52 42: A Review
Do not read if you do not want this issue spoiled. This is the only WARNING I'll give. :)
"Because, Faust... ...I'm a detective."
With that one line, Ralph Dibny became, once again, the character I loved when I was a kid. Ralph and Sue were the perfect couple and Ralph had a good heart, the best ethics, a joy in life and what he did with it. I hated seeing Ralph sink so low after Sue's death, giving up being Elongated Man, moaning and groaning and being rather pathetic though single-mindedly determined, all with good reason, but still.... And here he was, being the Ralph of old, tempered by grief into a hardness he didn't have before, but still, Ralph, the detective, the man who could outthink nearly every human in the DCU, having figured it out. He'd figured out Supernova and he figured out Faust and he got the last laugh, only he's dead now (for good?) which means he's with Sue where he belongs. And I want to hate DC and the writers for this, but I can't because this was so damn good.
And now my confusion over the Dr. Fate miniseries, re: where the helmet's been if it's been with Ralph for most of the missing year, but no mention of that is in the miniseries, well, now I know why.
The intro with Renee and the "Question" was nice, but could've been moved to an issue featuring her, because it was so unnecessary here, taking away from Ralph. This was Ralph's issue. I guess we'll be seeing that in issues coming up, issues focusing on the major players of 52 to resolve their storylines. Is this the "big death" or will there be others, too? I don't know, but I can't wait to find out.
Maybe Ralph is really dead, never to come back. Maybe someone else will be Elongated Man someday. It won't really matter. Because I realized a few things while reading and enjoying 52.
I've said before that after Crisis on Infinite Earths, I gave up comics because Supergirl was killed. From 1985 (I didn't even finish reading Crisis) to 1991, I read only New Titans because I loved those characters. In my mind, the collapse of universes and the end of the multiverse never happened. In 1991, I gave up New Titans, too, because all the fun had been sucked out of it. I started reading comics again, bit by bit, in the mid-'90s, because I'd read that they'd changed a bit and got curious and went into a comic shop and saw lovely books that insisted I read them. So, I read the Nightwing mini and the Arsenal + Batman one-shot and the Arsenal mini (because of my lust for all things Roy Harper). And over the years, I learned I'd missed a lot.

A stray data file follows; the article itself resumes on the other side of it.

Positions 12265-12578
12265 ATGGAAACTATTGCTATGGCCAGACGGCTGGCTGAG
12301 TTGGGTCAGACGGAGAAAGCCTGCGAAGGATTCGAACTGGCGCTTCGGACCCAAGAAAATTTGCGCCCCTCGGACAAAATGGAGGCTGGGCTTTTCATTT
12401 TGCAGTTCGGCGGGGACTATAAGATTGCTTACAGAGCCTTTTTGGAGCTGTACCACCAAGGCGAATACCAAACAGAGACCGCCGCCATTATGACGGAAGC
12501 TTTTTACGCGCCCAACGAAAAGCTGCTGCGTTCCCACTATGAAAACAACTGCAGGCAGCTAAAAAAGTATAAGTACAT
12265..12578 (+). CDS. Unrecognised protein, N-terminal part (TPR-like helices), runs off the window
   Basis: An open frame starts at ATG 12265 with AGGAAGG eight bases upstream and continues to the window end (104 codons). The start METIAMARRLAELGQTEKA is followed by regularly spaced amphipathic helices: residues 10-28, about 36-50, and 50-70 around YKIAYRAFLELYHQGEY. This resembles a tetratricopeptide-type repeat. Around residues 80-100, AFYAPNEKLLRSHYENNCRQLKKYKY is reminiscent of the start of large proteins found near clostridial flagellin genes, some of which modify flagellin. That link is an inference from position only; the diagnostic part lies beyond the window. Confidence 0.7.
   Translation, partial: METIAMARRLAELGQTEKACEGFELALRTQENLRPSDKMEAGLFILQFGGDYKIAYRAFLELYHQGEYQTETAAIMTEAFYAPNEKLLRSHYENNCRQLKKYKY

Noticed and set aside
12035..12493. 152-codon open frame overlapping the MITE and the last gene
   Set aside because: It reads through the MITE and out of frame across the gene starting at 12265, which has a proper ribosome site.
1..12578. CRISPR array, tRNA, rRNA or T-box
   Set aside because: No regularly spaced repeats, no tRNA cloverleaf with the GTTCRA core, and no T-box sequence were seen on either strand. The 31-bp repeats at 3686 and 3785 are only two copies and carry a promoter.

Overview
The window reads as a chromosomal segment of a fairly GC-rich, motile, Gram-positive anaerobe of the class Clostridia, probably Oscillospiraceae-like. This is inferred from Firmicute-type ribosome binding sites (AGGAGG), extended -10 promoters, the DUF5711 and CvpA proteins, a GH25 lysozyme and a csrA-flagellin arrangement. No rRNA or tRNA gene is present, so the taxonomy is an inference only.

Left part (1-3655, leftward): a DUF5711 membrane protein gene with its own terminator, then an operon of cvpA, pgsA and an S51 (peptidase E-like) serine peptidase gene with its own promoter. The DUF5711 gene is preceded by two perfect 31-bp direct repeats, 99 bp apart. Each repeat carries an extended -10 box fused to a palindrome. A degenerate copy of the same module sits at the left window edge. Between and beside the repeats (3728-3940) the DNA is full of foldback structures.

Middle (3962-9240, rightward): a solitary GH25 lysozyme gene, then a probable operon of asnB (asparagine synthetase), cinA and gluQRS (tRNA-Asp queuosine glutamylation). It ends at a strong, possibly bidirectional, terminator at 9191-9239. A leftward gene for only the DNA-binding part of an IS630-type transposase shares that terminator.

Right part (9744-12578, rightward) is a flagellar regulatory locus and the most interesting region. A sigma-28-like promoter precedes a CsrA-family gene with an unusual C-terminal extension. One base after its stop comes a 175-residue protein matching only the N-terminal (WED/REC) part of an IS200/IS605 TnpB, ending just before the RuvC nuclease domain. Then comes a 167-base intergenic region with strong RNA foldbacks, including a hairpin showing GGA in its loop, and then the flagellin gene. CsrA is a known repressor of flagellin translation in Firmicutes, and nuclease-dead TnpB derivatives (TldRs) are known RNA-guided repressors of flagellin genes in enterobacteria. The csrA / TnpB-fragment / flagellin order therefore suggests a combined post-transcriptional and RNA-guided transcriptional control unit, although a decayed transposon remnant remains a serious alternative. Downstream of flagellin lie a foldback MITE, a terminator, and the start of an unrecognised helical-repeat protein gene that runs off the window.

I didn't know from Parallax or Zero Hour. I'd missed half the retconning and forgotten most of the rest. Slowly, I came to see that DC had had second thoughts about a few things. Characters came back from the dead. Green Arrow, for one. Hal became Spectre and finally Green Lantern again. I found I didn't mind some of the retconning. Dinah Lance being the daughter of the original Black Canary on this one Earth, carrying on her mother's "job," made sense. I could live with it. I got back into the rhythms. I figured enough out to keep track. And finally, Kara Supergirl was returned, even though she's pretty much unrecognizable. Such is life.
And that brings me to the whole point of this, this thing 52 has taught me, along with Identity Crisis and Infinite Crisis. Nothing is etched in stone. Things change. Just like life. But this is a fictional realm, one with superpowers and magic. These characters don't live "normal" lives and we shouldn't expect them to. They are not of our Earth. Characters come back to life and that's okay. I know there are people who think death should be permanent or it loses meaning and I agree with that, in principle. But in the DCU, things work a bit differently.
Death is still felt keenly. Characters still mourn. Not everyone comes back or comes back the same. Characters have to deal with their, with their own resurrection or that of others. Some, like Power Girl, have had to cope with being on the wrong Earth. Dinah had to face Ollie's death and then his return and how that affected her since she'd finally moved on. His cheating on her was a scab his coming back tore off. Nightwing is facing the realization that he was supposed to die. In the DCU, anything can happen, and they all know it. They feel the pains as well as they joy and when the writing is good, we feel those emotions, too. Even retconning, when done as part of a story, is a part of the way the DCU operates. And sometimes, it just a way to fix a problem or an unpopular choice -- ignore it!
Maybe the multiverse is returning. I hope so. I'm a big parallel time fan, from comics and science fiction novels. But I know it might not be what it was or what I'd prefer. All I can ask is that it be interesting, true to the characters, well written, and beautifully drawn. Sometimes, DC has dropped the ball in one or more of those areas, but they seem to have figured out how to do it right. They've demonstrated that with 52. I'll be with them for Countdown. Because I want to know what happens next. Because I enjoy seeing how things thread together. Now, in other books OYL, things that had to wait until the big reveals in 52 can now be told in those books. Some were not part of 52, but others did include events from 52. Now we see which events affect which books. It's been one big, fun jigsaw puzzle to piece together.
Yeah, DC still has areas that need improvement, but telling a good, complicated tale is something they've shown they can handle.
But they'd better not kill of Roy Harper, in Countdown or otherwise. ;)